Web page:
Jilin-1 underlines growing Chinese autonomy in high-resolution satellite imagery. Spacenews.com notes that China has since 2009 been rapidly replacing low and medium resolution imports from the US and Europe with imagery from domestic satellites, and now in sharper-resolution imagery as well.
At the same time, this trend is reducing prices of imagery per square kilometre in China.
As well as filling a national gap, the company is part of attempts to fill a hole left by a restructuring economy.
Jilin-1A optical satellite (Chang Guang ST Co.).
Located in China’s northeast, which once thrived as a base of state-owned heavy industry, Chang Guang Satellite Technology Co is backed by a provincial drive toward revitalisation through innovation and securing a niche in the aerospace sector and satellite industry.
The aim is to make Jilin a ‘satellite province’. To this end the province will construct an aerospace information industry park in the capital Changchun, to drive the development of machinery manufacturing, optical sensing technology and other upstream industries.
A representation of the Changchun aerospace information industry park (People's Government of Jilin).
The company, making use of the long experience and expertise of CIOMP, sees huge market demand in the satellite remote sensing industry globally, the noticeable gap between China and the developed countries, and the opportunity for rapid development.
They note that taking advantage of this opportunity requires capital investment and talent cultivation, and they will need to meet the market’s high demands on both space resolution and time resolution, requiring quantity and quality of orbiting satellite.
"The scale of global commercial satellite industry will expand quickly in a short time in the future," they predict.
The Richat Structure in the Sahara Desert, April 2016 (Chang Guang ST Co.).
The Jilin satellites can expect tough domestic competition, however. Go Taikonauts, a team producing detailed, independent periodic reporting on China’s space-related activities, note that a new initiative spurred by the China Aerospace Science and Technology Corporation (CASC), the main contractor for the Chinese space programme, will soon take off.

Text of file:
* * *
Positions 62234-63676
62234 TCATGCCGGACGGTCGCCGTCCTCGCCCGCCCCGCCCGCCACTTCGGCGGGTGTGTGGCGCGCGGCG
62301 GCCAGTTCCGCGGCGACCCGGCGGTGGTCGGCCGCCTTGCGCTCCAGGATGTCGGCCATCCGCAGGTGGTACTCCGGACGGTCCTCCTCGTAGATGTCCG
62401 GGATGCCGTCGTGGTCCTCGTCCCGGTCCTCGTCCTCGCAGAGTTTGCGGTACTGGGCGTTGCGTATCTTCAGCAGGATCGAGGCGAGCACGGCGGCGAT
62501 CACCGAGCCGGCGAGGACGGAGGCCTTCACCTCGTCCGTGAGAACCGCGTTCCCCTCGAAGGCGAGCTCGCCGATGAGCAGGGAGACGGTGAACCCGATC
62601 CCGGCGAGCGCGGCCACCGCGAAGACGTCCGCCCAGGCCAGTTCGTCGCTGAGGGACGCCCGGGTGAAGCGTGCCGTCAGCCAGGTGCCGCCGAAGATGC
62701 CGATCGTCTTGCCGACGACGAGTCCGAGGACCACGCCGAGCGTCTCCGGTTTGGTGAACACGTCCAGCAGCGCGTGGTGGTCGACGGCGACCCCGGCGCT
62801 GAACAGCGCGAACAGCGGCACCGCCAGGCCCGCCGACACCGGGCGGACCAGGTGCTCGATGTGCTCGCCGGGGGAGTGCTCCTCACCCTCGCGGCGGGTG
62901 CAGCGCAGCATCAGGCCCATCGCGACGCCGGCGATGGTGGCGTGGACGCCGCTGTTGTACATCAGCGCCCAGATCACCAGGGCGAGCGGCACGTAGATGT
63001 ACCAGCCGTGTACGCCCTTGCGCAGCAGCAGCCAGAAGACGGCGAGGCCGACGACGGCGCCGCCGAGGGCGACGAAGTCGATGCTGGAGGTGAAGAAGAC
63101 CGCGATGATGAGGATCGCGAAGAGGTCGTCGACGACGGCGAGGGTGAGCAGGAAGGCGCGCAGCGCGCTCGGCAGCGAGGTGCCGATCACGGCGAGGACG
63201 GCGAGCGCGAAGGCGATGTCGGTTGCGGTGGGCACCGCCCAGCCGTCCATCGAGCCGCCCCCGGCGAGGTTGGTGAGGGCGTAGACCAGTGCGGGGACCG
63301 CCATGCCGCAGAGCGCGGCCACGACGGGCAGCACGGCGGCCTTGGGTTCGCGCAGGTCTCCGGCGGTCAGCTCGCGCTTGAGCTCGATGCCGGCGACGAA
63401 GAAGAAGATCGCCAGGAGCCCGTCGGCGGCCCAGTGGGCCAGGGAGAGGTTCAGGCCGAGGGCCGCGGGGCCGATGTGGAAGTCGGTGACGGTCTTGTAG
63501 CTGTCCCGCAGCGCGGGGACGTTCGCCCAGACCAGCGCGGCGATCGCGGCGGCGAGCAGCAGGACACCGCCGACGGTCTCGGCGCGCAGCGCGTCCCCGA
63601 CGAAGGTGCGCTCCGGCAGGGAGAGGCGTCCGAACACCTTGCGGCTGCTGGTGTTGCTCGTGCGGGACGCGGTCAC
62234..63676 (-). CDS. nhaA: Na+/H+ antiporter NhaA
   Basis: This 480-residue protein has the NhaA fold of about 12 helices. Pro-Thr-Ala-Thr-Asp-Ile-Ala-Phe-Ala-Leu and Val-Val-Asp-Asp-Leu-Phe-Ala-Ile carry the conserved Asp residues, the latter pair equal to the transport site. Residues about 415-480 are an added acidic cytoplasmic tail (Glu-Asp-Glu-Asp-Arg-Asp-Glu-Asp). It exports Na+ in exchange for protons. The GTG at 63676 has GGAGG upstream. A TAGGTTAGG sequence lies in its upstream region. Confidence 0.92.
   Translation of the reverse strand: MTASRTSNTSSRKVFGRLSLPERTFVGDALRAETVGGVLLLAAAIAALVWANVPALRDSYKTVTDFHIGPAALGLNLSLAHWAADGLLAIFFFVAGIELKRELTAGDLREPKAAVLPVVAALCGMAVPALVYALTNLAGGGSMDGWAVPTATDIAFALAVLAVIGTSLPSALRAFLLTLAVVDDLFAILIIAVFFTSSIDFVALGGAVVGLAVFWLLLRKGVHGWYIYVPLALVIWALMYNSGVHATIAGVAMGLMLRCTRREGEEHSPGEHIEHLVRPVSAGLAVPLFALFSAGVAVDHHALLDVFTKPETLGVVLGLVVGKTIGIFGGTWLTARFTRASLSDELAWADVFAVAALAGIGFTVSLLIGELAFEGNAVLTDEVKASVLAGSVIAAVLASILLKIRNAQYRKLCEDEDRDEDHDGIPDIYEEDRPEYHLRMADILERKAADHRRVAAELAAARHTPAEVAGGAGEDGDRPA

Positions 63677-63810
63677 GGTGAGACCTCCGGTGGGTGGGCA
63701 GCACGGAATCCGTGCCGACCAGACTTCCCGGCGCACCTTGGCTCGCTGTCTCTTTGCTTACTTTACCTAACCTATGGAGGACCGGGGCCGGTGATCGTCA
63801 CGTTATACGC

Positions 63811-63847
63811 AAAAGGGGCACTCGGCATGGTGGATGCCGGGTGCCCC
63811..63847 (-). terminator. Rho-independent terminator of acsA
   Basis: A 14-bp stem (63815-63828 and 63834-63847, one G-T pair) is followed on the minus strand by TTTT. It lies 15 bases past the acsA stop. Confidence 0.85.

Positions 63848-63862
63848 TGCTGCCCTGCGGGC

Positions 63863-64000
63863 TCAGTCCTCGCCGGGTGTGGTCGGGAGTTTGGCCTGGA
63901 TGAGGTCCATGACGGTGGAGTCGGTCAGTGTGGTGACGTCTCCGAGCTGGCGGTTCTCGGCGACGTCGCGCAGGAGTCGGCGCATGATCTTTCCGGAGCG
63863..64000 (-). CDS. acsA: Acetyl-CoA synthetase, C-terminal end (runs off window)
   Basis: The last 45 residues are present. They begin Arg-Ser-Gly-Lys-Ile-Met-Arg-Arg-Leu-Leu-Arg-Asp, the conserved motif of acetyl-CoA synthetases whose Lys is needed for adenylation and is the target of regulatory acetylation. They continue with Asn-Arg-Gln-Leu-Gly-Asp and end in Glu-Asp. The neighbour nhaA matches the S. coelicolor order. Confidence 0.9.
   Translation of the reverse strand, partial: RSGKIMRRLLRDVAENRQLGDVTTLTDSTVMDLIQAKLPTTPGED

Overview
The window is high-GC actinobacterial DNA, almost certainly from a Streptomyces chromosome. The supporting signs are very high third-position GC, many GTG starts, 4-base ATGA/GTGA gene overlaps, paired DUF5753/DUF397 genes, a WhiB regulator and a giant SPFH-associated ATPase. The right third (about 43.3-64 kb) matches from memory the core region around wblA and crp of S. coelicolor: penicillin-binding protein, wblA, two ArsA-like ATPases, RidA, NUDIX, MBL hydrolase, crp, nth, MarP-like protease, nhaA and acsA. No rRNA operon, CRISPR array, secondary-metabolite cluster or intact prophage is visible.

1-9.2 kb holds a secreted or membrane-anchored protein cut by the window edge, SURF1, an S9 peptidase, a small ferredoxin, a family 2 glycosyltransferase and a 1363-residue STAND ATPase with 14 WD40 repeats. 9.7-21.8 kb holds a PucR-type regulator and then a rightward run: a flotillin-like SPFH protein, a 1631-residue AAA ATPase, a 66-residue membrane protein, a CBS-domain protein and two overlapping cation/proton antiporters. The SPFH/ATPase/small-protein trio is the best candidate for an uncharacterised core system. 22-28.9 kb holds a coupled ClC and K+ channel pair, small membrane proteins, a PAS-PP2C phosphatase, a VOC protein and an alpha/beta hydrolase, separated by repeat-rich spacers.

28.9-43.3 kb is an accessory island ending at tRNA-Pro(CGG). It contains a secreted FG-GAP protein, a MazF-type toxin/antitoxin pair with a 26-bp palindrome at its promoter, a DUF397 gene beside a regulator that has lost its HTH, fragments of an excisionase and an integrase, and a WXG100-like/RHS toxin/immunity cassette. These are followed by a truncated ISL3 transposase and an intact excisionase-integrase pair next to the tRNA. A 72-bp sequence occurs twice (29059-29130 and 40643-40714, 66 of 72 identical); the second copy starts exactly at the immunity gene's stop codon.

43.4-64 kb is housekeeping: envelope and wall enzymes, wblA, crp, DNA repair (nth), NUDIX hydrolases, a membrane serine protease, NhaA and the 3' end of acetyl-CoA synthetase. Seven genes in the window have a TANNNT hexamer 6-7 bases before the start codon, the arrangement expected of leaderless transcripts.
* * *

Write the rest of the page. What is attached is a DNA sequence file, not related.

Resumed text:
The planned constellation referred to as “16+4+4+X” will consist of sixteen 0.5 m resolution optical satellites, four high-end optical satellites, four microwave (radar) satellites and several video and hyperspectral birds. The first two 0.5m resolution optical satellites, Gaojing-1 and Gaojing-2, are expected to launch late this year.
Meanwhile, Twenty First Century Aerospace Technology Co. Ltd (21AT) has its three-satellite Beijing-2 constellation, built by the UK’s Surrey Satellite Technology Ltd. (SSTL), already in operation above the Earth.
Internationally, startups such as Planet Labs based in San Francisco, whose tiny Doves cubesats provide 3-5 m optical resolution, and Google subsidiary Terra Bella already have remote sensing satellites in orbit.
America’s DigitalGlobe is the established master of civilian remote imaging, which provides high resolution imagery for Google Earth and Google Maps. Its WorldView-3 satellite offers images of a maximum resolution of 25 cm from over 600km above the Earth.
But other companies are looking to fill niches by providing fresh data and revisiting sites many times a day, while keeping costs down with the small size of their expendable satellites. Like Chang Guang Satellite Technology Co, they sense off-world opportunities. (Global Times)